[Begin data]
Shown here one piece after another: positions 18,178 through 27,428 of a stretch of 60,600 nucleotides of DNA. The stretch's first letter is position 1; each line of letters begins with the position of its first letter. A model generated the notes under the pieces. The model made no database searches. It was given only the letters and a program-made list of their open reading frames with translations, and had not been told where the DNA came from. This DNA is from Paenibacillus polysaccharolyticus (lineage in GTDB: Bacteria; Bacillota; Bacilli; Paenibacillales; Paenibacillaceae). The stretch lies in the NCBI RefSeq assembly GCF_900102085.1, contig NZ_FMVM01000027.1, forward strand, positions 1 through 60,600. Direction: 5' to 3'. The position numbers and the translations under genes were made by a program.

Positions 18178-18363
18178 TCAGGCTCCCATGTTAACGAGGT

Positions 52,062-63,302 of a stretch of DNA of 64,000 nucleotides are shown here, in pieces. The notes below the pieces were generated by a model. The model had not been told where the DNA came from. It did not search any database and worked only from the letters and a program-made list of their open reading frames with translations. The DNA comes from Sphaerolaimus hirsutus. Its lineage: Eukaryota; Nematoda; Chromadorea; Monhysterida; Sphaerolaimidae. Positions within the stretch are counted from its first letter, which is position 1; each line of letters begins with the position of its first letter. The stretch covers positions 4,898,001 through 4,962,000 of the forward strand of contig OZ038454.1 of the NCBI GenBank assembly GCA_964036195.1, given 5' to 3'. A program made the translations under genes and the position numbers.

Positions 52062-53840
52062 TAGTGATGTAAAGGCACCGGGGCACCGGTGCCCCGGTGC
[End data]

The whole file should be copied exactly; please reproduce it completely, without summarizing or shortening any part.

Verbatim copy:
Shown here one piece after another: positions 18,178 through 27,428 of a stretch of 60,600 nucleotides of DNA. The stretch's first letter is position 1; each line of letters begins with the position of its first letter. A model generated the notes under the pieces. The model made no database searches. It was given only the letters and a program-made list of their open reading frames with translations, and had not been told where the DNA came from. This DNA is from Paenibacillus polysaccharolyticus (lineage in GTDB: Bacteria; Bacillota; Bacilli; Paenibacillales; Paenibacillaceae). The stretch lies in the NCBI RefSeq assembly GCF_900102085.1, contig NZ_FMVM01000027.1, forward strand, positions 1 through 60,600. Direction: 5' to 3'. The position numbers and the translations under genes were made by a program.

Positions 18178-18363
18178 TCAGGCTCCCATGTTAACGAGGT

Positions 52,062-63,302 of a stretch of DNA of 64,000 nucleotides are shown here, in pieces. The notes below the pieces were generated by a model. The model had not been told where the DNA came from. It did not search any database and worked only from the letters and a program-made list of their open reading frames with translations. The DNA comes from Sphaerolaimus hirsutus. Its lineage: Eukaryota; Nematoda; Chromadorea; Monhysterida; Sphaerolaimidae. Positions within the stretch are counted from its first letter, which is position 1; each line of letters begins with the position of its first letter. The stretch covers positions 4,898,001 through 4,962,000 of the forward strand of contig OZ038454.1 of the NCBI GenBank assembly GCA_964036195.1, given 5' to 3'. A program made the translations under genes and the position numbers.

Positions 52062-53840
52062 TAGTGATGTAAAGGCACCGGGGCACCGGTGCCCCGGTGC